Annual Report Finds Arizona Children Rising to Face Anxiety Depression / Public News Service


Advocacy groups are sounding the alarm about the welfare of Arizona’s children.

The 2022 Kids Count Data Book, released today, ranks Arizona 44th out of 50 states for the health and well-being of its children. The survey highlights some troubling trends as Arizona children face significant mental health problems and increasing poverty.

Kelley Murphy, vice president for policy at Children’s Action Alliance, Arizona’s Kids Count partner, said while 9% of Arizona’s children suffer from anxiety and depression, the numbers quickly rise when applied to the state’s marginalized communities.

“There are huge, disproportionate differences between all black and brown children and white children and what we see in the data,” Murphy said. “Even in terms of mental health, depression and anxiety levels are significantly higher for our Native American populations than for white children.”

The report ranks Arizona 47th for education, with an increase in three- and four-year-old children who are not in preschool. The study also ranked Arizona 29th for child health, with an increase in child and adolescent deaths and an increase in low birth weight babies.

Murphy noted that the study reinforces the belief that high poverty rates are a direct result of policymakers “deinvesting” in Arizona families. She called on lawmakers to strengthen the state’s backward public education system to lift Arizonans out of poverty.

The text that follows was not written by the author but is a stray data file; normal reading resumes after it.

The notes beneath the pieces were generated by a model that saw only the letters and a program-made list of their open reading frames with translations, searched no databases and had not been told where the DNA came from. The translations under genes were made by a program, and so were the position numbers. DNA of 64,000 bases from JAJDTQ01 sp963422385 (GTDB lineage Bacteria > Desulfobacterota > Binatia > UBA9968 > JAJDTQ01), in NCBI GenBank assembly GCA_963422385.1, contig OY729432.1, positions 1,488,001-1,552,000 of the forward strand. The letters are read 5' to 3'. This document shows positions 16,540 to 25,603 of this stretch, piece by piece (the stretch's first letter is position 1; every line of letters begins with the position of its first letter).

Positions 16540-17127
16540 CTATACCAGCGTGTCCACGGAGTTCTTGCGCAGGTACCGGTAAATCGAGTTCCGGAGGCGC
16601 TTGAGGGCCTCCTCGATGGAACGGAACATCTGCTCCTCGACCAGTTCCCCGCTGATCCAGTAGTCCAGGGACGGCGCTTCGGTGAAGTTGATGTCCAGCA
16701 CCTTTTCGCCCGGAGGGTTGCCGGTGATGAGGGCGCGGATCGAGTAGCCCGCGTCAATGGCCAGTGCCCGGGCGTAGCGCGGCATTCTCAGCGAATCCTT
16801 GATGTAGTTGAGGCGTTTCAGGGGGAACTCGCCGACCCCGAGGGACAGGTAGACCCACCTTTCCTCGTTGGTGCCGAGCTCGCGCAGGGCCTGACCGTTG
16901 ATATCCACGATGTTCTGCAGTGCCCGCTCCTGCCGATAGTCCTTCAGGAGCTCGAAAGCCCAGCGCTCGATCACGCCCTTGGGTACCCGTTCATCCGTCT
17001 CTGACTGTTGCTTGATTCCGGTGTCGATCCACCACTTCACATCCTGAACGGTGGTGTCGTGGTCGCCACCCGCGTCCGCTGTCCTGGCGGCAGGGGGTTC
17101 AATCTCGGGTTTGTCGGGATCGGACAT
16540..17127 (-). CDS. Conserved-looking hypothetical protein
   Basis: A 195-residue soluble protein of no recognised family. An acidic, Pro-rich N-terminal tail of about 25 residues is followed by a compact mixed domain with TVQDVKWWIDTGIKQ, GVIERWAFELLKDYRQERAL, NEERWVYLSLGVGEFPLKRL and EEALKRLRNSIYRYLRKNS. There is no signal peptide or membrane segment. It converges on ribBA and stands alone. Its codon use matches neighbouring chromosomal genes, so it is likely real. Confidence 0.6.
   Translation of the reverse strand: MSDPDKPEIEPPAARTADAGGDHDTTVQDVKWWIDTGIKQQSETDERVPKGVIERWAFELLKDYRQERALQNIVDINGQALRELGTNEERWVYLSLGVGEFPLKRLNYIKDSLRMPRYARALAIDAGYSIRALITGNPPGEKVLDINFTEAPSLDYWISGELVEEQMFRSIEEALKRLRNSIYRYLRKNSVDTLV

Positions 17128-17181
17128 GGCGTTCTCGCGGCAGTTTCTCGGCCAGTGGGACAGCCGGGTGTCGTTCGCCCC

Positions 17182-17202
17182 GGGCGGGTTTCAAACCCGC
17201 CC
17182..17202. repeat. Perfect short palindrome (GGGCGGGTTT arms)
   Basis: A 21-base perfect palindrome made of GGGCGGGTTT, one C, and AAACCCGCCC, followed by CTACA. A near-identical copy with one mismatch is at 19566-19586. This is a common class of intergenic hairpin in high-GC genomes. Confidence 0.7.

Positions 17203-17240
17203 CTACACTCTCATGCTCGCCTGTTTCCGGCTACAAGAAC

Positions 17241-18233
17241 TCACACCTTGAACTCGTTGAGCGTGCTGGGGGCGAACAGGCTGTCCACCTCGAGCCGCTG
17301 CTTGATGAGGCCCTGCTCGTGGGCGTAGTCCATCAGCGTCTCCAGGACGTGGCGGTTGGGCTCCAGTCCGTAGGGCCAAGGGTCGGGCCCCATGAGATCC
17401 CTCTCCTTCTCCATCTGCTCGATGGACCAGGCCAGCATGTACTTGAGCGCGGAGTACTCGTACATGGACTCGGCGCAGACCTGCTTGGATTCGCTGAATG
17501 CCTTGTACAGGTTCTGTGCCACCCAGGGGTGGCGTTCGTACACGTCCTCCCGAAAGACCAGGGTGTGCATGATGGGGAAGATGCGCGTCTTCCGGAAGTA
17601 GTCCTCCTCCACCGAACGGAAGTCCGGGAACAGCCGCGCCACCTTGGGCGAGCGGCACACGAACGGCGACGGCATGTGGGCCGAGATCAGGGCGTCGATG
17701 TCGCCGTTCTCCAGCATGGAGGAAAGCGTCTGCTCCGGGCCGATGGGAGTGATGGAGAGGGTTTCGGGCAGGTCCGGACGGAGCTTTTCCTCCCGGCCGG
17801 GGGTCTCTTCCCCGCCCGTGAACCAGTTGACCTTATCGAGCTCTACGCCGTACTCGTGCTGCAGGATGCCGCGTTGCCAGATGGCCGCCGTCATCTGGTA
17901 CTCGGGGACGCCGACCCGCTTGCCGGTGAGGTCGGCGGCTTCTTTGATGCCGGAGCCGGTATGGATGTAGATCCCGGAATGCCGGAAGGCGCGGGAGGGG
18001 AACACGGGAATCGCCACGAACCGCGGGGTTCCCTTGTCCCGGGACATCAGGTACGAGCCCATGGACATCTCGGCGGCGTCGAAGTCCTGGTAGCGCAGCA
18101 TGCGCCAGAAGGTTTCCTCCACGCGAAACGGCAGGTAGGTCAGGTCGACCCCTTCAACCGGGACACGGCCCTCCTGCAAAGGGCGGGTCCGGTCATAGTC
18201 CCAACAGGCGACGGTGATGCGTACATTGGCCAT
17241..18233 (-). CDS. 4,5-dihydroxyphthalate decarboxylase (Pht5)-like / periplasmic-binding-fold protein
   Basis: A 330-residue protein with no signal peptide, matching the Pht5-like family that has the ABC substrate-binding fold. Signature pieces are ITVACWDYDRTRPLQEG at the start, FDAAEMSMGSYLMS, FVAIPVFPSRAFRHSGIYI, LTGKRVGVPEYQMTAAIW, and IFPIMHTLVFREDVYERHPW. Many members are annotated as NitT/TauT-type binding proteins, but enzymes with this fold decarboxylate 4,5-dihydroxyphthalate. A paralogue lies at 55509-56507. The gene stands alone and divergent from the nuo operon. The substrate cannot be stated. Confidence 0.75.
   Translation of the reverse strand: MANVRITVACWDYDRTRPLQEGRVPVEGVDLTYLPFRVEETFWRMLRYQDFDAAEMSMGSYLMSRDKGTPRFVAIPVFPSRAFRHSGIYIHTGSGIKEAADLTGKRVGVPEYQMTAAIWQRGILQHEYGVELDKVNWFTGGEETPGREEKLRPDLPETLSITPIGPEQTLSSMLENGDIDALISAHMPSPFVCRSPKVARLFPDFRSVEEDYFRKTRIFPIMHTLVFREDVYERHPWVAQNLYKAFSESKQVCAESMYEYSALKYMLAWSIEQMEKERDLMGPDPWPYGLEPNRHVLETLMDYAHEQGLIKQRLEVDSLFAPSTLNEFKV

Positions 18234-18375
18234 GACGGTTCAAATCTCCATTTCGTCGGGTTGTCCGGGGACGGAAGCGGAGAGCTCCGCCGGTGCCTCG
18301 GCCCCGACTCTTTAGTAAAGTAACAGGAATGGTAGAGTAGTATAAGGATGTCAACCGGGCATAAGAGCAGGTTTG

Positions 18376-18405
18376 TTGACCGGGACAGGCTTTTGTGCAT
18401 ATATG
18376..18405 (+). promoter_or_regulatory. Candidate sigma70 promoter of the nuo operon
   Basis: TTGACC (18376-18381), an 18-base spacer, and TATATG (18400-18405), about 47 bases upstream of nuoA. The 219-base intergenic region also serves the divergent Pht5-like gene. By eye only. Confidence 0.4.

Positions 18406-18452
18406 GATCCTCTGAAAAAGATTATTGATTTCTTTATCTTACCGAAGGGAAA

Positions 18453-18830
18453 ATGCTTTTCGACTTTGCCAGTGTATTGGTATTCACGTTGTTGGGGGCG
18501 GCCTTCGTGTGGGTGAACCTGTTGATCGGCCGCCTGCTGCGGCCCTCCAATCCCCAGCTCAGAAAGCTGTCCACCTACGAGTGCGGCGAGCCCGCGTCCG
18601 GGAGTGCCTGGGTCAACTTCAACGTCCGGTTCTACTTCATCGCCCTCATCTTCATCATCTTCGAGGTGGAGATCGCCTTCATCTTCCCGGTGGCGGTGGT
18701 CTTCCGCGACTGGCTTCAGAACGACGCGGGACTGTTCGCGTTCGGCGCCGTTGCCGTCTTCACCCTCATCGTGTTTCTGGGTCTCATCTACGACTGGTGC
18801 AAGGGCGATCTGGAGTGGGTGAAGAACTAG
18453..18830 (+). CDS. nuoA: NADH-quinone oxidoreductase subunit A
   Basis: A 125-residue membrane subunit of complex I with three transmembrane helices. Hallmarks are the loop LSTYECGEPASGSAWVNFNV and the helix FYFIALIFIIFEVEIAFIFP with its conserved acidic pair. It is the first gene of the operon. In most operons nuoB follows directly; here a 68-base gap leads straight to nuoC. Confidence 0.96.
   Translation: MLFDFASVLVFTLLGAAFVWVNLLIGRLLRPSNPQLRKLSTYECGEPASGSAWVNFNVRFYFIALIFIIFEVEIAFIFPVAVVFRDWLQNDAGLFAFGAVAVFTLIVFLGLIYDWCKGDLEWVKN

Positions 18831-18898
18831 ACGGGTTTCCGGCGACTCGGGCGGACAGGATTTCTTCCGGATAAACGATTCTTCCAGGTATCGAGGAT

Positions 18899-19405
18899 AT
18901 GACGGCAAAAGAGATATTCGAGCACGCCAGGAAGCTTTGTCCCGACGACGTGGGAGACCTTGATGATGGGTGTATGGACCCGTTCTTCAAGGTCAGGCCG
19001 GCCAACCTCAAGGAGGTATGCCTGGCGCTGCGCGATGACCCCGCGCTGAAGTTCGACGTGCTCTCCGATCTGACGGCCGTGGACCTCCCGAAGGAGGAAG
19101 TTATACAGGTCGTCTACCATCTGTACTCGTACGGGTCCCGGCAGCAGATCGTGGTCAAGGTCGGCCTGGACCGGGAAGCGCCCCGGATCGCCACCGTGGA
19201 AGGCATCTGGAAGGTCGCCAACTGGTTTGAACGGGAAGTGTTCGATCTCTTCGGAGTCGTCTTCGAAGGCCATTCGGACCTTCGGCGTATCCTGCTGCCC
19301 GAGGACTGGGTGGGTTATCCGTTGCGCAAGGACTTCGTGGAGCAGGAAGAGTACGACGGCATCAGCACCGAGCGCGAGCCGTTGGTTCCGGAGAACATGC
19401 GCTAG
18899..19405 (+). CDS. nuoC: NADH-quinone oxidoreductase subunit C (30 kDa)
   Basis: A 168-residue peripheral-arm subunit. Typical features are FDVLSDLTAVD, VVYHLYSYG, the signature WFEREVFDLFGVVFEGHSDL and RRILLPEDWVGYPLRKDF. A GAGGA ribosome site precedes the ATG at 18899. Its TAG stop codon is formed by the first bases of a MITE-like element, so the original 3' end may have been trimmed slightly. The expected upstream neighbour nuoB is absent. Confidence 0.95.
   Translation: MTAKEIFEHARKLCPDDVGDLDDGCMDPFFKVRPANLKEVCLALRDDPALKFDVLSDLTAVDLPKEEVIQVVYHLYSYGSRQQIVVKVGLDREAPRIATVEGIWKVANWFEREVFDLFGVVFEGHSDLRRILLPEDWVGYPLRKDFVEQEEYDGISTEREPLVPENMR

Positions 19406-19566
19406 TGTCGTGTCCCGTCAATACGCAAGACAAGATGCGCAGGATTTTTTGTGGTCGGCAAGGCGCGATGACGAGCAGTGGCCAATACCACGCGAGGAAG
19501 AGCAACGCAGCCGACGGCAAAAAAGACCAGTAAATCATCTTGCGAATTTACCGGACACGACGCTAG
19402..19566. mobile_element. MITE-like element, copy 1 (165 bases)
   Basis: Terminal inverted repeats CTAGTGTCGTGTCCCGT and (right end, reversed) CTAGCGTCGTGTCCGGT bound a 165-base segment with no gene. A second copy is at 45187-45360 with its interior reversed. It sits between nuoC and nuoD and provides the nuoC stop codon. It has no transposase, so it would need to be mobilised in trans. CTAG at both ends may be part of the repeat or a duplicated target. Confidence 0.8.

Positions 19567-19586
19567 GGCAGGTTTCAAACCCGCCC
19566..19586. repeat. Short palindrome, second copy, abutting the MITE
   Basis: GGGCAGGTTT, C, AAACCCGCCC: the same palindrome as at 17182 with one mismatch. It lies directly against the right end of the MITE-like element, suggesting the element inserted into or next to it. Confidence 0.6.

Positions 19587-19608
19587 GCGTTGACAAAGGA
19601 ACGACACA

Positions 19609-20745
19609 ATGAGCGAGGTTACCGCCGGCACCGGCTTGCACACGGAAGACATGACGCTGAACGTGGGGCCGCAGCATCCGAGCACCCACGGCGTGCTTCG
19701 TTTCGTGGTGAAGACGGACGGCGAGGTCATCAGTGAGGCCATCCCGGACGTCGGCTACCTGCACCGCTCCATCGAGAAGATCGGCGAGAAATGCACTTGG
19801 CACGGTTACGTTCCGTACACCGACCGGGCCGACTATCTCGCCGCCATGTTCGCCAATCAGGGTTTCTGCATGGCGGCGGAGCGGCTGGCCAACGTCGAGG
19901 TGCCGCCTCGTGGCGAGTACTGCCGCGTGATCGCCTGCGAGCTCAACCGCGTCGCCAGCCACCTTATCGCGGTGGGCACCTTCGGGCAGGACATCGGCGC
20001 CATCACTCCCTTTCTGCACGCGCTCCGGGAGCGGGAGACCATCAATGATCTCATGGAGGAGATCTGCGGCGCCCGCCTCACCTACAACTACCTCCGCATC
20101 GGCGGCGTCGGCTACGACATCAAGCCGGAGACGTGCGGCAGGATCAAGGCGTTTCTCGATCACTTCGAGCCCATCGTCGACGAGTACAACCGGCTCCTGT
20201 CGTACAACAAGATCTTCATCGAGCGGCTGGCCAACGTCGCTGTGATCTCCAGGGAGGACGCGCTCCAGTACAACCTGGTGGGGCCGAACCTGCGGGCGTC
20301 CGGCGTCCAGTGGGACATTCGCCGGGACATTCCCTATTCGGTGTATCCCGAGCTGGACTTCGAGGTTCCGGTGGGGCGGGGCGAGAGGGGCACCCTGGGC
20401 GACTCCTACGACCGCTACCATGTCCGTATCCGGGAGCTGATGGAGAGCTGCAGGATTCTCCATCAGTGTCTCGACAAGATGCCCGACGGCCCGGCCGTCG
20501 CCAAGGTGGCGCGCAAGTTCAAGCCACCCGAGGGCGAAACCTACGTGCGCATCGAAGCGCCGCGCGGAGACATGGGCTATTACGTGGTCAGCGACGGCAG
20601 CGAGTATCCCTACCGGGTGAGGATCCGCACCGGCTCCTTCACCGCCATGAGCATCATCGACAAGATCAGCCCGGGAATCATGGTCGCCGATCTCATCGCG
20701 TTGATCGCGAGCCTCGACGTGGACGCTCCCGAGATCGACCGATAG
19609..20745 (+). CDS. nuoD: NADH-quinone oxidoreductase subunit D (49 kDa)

“One of the most important ways for families to get out of poverty, or for individuals to get out of poverty, is through education,” Murphy claimed. “We really want the K-12 education system in the state to reach all of these families equally and not leave some parts of the state behind.”

Leslie Boissiere, vice president of foreign affairs for the Annie E. Casey Foundation, said access to health insurance is one of the best ways to provide children with a high level of health and well-being.

“We know that both the physical and mental health of children is incredibly important,” Boissiere said. “Access to health insurance can provide them with the resources to ensure they are both physically well and have access to the mental health resources they need to be mentally well.”

The annual Kids Count Data Book, published annually by the Annie E. Casey Foundation, ranks states based on the overall wellbeing of their children. The scores are based on 16 indicators in four main domains: economic well-being, education, health and community, and family.

Disclosure: The Annie E. Casey Foundation makes contributions to our fund for reporting on children’s issues, criminal justice, early childhood education, education, juvenile justice and welfare reform. If you would like to support public interest messages, click here.

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